Gaius Popillius Laenas (the alternatative spellings Popilius and Laena are fairly common) twice served as one of the two consuls of the Roman Republic, in 172 and 158 BC. His name indicates he was of the gens Popilia; the Latin plural of Laenas is Laenates.
He was sent as an envoy to prevent a war between Antiochus IV Epiphanes of the Seleucid Empire and Ptolemaic Egypt. On being confronted with the Roman demands that he abort his attack on Alexandria, Antiochus played for time; Popillius Laenas is supposed to have drawn a circle around the king in the sand with his cane, and ordered him not to move out of it until a firm answer had been given. The Syrians withdrew. According to Livy,
After receiving the submission of the inhabitants of Memphis and of the rest of the Egyptian people, some submitting voluntarily, others under threats, [Antiochus] marched by easy stages towards Alexandria. After crossing the river at Eleusis, about four miles from Alexandria, he was met by the Roman commissioners, to whom he gave a friendly greeting and held out his hand to Popilius. Popilius, however, placed in his hand the tablets on which was written the decree of the senate and told him first of all to read it. After reading it through, he said he would call his friends into council and consider what he ought to do. Popilius, stern and imperious as ever, drew a circle round the king with the stick he was carrying and said, "Before you step out of that circle give me a reply to lay before the senate." For a few moments he hesitated, astounded at such a peremptory order, and at last replied, "I will do what the senate thinks right." Not till then did Popilius extend his hand to the king as to a friend and ally. Antiochus evacuated Egypt at the appointed date, and the commissioners exerted their authority to establish a lasting concord between the brothers, as they had as yet hardly made peace with each other. Ab Urbe Condita, xlv.12.
Polybius, the Greek historian of the Hellenistic Period, added more nuanced detail in this major work, The Histories, which covered the period of 264–146 BC in detail:
27 1 At the time when Antiochus approached Ptolemy and meant to occupy Pelusium, Caius p91Popilius Laenas, the Roman commander, on Antiochus greeting him from a distance and then holding out his hand, handed to the king, as he had it by him, the copy of the senatus-consultum, and told him to read it first, not thinking it proper, as it seems to me, to make the conventional sign of friendship before he knew if the intentions of him who was greeting him were friendly or hostile. 4 But when the king, after reading it, said he would like to communicate with his friends about this intelligence, Popilius acted in a manner which was thought to be offensive and exceedingly arrogant. 5 He was carrying a stick cut from a vine, and with this he drew a circle round Antiochus and told him he must remain inside this circle until he gave his decision about the contents of the letter. 6 The king was astonished at this authoritative proceeding, but, after a few moments' hesitation, said he would do all that the Romans demanded. Upon this Popilius and his suite all grasped him by the hand and greeted him warmly. 7 The letter ordered him to put an end at once to the war with Ptolemy. 8 So, as a fixed number of days were allowed to him, he led his army back to Syria, deeply hurt and complaining indeed, but yielding to circumstances for the present. 9 Popiliusº after arranging matters in Alexandria and exhorting the two kings there to act in common, ordering them also to send Polyaratus to Rome, sailed for Cyprus, wishing to lose no time in expelling the Syrian troops that were in the island. 10 When they arrived, finding p93that Ptolemy's generals had been defeated and that the affairs of Cyprus were generally in a topsy-turvy state, they soon made the Syrian army retire from the country, and waited until the troops took ship for Syria. 11 In this way the Romans saved the kingdom of Ptolemy, which had almost been crushed out of existence: 12 Fortune having so directed the matter of Perseus and Macedonia that when the position of Alexandria and the whole of Egypt was almost desperate, all was again set right simply owing to the fact that the fate of Perseus had been decided. 13 For had this not been so, and had not Antiochus been certain of it, he would never, I think, have obeyed the Roman behests. Polybius, The Histories, Fragments of Book XXIX, published in Vol. VI of the Loeb Classical Library edition, 1922 through 1927,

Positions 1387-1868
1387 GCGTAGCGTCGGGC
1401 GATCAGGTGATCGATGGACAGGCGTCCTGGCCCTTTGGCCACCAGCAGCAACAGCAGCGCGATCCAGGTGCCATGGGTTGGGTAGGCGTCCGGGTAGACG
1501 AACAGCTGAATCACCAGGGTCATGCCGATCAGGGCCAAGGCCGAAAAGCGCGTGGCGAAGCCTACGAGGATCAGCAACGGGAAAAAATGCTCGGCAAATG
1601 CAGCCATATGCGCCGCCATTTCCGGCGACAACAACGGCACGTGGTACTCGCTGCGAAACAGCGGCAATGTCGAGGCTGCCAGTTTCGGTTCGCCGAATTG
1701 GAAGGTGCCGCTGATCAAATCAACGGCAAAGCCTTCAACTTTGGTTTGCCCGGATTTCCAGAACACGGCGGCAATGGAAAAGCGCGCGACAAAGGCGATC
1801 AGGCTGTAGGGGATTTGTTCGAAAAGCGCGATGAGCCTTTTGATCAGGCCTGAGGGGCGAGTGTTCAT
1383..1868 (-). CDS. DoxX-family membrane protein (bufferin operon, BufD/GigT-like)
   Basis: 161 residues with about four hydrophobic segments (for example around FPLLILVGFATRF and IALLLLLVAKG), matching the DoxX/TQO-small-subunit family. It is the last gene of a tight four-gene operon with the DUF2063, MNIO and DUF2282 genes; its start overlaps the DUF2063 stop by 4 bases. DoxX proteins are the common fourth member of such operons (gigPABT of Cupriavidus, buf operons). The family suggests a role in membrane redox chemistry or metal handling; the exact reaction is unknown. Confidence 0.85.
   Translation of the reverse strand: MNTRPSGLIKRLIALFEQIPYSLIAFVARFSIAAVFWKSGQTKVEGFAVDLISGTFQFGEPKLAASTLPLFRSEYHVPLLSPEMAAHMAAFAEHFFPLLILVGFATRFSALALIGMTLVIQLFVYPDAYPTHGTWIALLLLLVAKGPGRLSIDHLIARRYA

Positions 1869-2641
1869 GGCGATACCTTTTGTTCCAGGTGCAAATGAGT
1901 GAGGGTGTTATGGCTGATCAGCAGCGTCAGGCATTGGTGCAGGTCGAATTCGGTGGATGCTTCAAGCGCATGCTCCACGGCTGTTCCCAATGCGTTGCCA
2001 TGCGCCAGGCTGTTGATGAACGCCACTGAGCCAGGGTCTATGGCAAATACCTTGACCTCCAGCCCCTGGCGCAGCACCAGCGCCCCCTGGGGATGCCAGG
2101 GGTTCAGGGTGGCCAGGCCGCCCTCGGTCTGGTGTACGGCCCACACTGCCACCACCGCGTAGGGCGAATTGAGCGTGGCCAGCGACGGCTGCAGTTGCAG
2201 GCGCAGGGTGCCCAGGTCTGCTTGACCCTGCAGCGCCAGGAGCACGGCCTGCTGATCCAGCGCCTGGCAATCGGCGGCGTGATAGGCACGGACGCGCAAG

According to some biblical scholars (e.g. Goldingay, 301), Popillius Laenas' fleet is the one referred to in Daniel 11: "For ships of Kittim will come against him; therefore he will be disheartened and will return," (Daniel 11:30).